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The Business of Universities

 

Remember when Australia had free tertiary education? Yeah me neither. If you were born after 1989 you missed the golden age. The age when you could try things out and make mistakes. Now you pay for those mistakes. I’ve been billed for my lapse in judgement that was a first year linguistic subject and my extremely short lived sociology ‘phase’. Universities are becoming increasingly focused on profit and not allowing self improvement.  

 I went into uni hoping to expand my interests, to see if I could understand Camus, sit through Citizen Kane or get my head around at least one of those Bronte girls. But as I sat with the arts faculty staff I soon realised I was running out of time.  Two weeks in to my degree and I was already behind, majors had to picked, interests had to be narrowed down. So I am yet to know who Kane is and what he was about or read a sentence of Emily and Charlotte. But you know what I am? Employable  

We are in the business of employability. Universities care more for marketable skills than knowledge. More frequently, Australian institutions are making policy choices that are based on financial returns rather than making a better place from students. Most recently, the cuts to the Arts program have implied Monash’s new focus. As Tess Dimos, National Union of Students (NUS) Clayton representative says, “these cuts are a demonstration of the fact that profits are the main thing that govern universities now.” They are now “built around a profit model which plays into the competition for students and money”.    

 Like any good corporation Monash has stayed very tight lipped about the funding choices made recently. In an email sent to staff and students Sharon Pickering, Dean of Arts has denied any Arts cuts, “the Arts Faculty Budget has not been reduced… The faculty has shifted away from a practice of overspending sessional budgets…”. However, Monash Arts is undeniably facing changes including, teaching staff with PhD qualifications being laid off, tutorial sizes increased to 30 students, consult hours being cut and limited feedback available.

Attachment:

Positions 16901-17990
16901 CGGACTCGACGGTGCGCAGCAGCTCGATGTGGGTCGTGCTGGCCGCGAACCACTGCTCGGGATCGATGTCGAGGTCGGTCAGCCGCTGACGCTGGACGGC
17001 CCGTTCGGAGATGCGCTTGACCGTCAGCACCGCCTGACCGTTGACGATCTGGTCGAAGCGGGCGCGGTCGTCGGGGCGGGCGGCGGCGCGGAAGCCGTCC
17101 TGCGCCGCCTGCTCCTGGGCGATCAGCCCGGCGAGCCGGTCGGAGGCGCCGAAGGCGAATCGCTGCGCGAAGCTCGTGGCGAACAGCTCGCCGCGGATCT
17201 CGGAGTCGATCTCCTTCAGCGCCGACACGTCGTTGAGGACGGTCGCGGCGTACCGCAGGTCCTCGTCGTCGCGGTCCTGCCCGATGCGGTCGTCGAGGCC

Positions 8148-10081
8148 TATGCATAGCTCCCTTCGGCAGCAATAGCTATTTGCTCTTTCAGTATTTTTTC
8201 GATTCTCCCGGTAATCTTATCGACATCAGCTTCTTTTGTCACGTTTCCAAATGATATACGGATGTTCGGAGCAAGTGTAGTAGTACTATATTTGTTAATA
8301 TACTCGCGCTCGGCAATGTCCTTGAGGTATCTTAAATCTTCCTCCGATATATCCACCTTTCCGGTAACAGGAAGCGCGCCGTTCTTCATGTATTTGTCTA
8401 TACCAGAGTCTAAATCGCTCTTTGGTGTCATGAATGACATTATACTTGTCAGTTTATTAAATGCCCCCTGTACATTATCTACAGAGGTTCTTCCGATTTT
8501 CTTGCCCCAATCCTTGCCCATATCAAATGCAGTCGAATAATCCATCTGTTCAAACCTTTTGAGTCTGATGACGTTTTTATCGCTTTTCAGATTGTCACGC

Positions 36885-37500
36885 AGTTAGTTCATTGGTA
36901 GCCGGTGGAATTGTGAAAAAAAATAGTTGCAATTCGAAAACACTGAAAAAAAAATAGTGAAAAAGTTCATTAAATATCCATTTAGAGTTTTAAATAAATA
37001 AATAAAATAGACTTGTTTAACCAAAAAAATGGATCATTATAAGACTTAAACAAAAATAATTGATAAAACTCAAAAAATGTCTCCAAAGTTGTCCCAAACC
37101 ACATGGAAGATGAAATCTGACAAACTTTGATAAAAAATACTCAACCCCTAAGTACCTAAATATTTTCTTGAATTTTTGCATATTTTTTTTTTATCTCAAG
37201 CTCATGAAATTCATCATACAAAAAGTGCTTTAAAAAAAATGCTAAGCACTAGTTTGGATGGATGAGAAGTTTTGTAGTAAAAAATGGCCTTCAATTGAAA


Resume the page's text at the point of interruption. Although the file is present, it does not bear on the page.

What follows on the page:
And its not as if Monash doesn’t have the money, this year has welcomed a $225 million building for “Learning and Teaching” yet the Arts department has less teachers, less consult hours and less feedback. I don’t know about you but this seems like an odd choice of money allocation.  

Monash Arts sessional also feels frustrated, “The students are being treated as quick cash which is used to gain access to senior academics who generate prestige for the university, but this costs the students their own educational experience.”  

The commodification of education is a dangerous game especially when it’s the students and staff who lose out. Sessional staff are losing their jobs and students are losing their quality of education. Universities used to be immune to capitalism, they had higher ideals. Alas now they seem to adhere to the corporate model which spreads resources as thin as they can in order to maintain high profit rates.  

Kate Murphy, senior history lecture at Monash believes “the essential function of a uni is not that of a business.” 

This new model is prioritising more obviously employable degrees and cutting funds from less marketable degrees. Trust me I know it’s easy to overlook the graduate with a Masters of Philosophy. They may not be able to invent artificial intelligence nor discover a new life-saving vaccine but they, like many other arts graduates are an independent thinker capable of a full and informed understanding of current society. 

“A society with a high number of Arts graduates is one that is sceptical and analytical, and is much harder to fool. An Arts degree is more important than ever,” Arts sessional said.  

If universities continue to follow the model of profit over knowledge than I think they will lose the essence of education. Mrs Pickering may call it “active learning”, but that’s just university speak for small classes and less face to face teaching. Call it “active learning”, call it “moving away from the practise of overspending” it all means the same thing, Arts are meaning less and less in the face of University management. Which is sad because Arts student are amongst some of the most curious and engaged students here at Monash. I may be biased but I whole heartily believe that Arts graduate are some of the most qualified people. Not just because I have now I have written an essay analysing the cultural significance of Teletubbies or read Niche but because I am a critical and inquisitive adult. Even if I life up to the stereotype and end up being a barista, at least I’ll be a well-read and well-rounded one.  

Tess Astle

The author Tess Astle

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